Oil prices edged lower on Thursday after a large build in U.S. crude inventories but continued to trade in a narrow range as hopes for a Chinese demand recovery remained in focus.
Brent crude futures fell 36 cents, or 0.42%, to $85.02 a barrel by 1042 GMT. U.S. West Texas Intermediate (WTI) crude futures were down 29 cents, or 0.37%, at $78.30.
Prices were pressured by last week’s larger than expected build in U.S. crude oil stocks. Stocks rose to the highest level since June 2021, the Energy Information Administration (EIA) said on Wednesday.
The build was largely because of a data adjustment, which analysts said muted the impact on oil prices.
“Brent failed again to move above the 100-day moving average this week. Together with a large crude build in the U.S., prices remain under downward pressure,” said UBS analyst Giovanni Staunovo.
The Brent benchmark has been swinging within an $80-$90 a barrel range for the past six weeks while WTI has ranged between $72 and $83 since December.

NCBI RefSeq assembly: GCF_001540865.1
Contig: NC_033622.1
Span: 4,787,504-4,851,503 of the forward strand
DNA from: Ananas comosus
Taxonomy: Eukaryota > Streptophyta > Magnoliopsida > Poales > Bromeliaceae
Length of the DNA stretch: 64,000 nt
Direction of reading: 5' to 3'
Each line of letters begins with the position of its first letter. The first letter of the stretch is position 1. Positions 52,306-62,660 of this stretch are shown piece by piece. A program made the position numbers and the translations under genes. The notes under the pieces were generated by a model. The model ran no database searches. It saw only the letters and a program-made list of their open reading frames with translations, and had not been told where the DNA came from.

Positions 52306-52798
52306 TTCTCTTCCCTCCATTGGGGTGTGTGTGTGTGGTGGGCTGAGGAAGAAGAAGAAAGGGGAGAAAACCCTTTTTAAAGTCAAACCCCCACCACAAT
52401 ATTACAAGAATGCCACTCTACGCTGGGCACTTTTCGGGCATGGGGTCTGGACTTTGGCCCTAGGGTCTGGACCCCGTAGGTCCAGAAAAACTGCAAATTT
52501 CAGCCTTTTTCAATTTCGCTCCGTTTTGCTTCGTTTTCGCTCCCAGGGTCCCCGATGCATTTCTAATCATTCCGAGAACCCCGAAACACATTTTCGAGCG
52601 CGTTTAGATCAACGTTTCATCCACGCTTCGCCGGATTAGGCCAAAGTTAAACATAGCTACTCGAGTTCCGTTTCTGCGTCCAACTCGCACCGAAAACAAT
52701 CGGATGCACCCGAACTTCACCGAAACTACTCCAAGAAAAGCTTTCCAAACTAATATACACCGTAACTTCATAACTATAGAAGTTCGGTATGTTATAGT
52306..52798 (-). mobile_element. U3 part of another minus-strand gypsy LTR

“Oil prices are very choppy at the moment, with traders having a lot to take in,” OANDA analyst Craig Erlam said in a note, pointing to Russia’s 500,000 bpd cut to oil production in March, a strong Chinese economic recovery and an uncertain global economic outlook. China will account for almost half of global oil demand growth this year after relaxing its COVID-19 curbs, the International Energy Agency (IEA) said on Wednesday.
On the supply side, the market is keeping a close eye on Russian oil production.
“It is open for interpretation how the country’s oil production will be affected by international sanctions or to what extent the invader would go to use oil as leverage,” said Tamas Varga of oil broker PVM.
Russian oil exports were down in January by only 160,000 bpd from levels before the war in Ukraine, but about 1 million bpd of production will be shut in by the end of the first quarter, the IEA said.
The market will look for economic clues from a host of Fed and ECB officials due to speak on Thursday. (Reporting by Rowena Edwards Additional reporting by Mohi Narayan in New Delhi Editing by David Goodman)